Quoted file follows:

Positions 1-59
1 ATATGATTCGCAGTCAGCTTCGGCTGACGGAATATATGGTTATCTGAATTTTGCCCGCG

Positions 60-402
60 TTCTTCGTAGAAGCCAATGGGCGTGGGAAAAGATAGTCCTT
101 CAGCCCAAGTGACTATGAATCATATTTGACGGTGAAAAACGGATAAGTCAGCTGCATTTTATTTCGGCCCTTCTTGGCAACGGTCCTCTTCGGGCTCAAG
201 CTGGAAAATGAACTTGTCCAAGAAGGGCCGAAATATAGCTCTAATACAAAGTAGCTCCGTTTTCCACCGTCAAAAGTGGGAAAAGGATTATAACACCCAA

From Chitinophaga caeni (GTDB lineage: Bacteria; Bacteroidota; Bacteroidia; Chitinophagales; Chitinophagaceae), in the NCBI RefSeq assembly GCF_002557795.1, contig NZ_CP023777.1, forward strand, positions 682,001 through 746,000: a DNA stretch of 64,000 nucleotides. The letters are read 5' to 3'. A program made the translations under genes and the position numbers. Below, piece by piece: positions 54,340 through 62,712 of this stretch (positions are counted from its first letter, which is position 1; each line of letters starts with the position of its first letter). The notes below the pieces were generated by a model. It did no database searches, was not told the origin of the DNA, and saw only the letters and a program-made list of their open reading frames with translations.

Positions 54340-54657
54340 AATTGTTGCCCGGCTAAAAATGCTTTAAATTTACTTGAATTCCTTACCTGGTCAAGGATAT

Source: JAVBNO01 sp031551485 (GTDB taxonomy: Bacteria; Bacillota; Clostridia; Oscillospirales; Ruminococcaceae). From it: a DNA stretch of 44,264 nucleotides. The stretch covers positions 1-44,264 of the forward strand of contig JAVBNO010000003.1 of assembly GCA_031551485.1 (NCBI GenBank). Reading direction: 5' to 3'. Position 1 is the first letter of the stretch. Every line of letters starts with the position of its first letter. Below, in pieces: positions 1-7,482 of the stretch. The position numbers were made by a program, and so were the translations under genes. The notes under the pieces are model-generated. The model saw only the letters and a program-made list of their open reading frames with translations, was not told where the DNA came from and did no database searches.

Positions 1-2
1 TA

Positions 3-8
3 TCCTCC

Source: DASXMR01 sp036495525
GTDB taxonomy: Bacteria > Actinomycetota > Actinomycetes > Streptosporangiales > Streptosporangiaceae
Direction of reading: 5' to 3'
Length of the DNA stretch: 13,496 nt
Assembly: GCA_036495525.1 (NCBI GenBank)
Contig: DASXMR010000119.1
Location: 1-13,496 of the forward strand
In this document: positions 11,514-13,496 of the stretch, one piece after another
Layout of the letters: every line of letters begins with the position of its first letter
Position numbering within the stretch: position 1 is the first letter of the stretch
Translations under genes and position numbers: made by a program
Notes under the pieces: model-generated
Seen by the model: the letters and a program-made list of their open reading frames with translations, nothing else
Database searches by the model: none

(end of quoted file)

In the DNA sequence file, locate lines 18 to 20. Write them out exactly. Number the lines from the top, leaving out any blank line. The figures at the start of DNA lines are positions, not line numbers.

Length of the DNA stretch: 13,496 nt
Assembly: GCA_036495525.1 (NCBI GenBank)
Contig: DASXMR010000119.1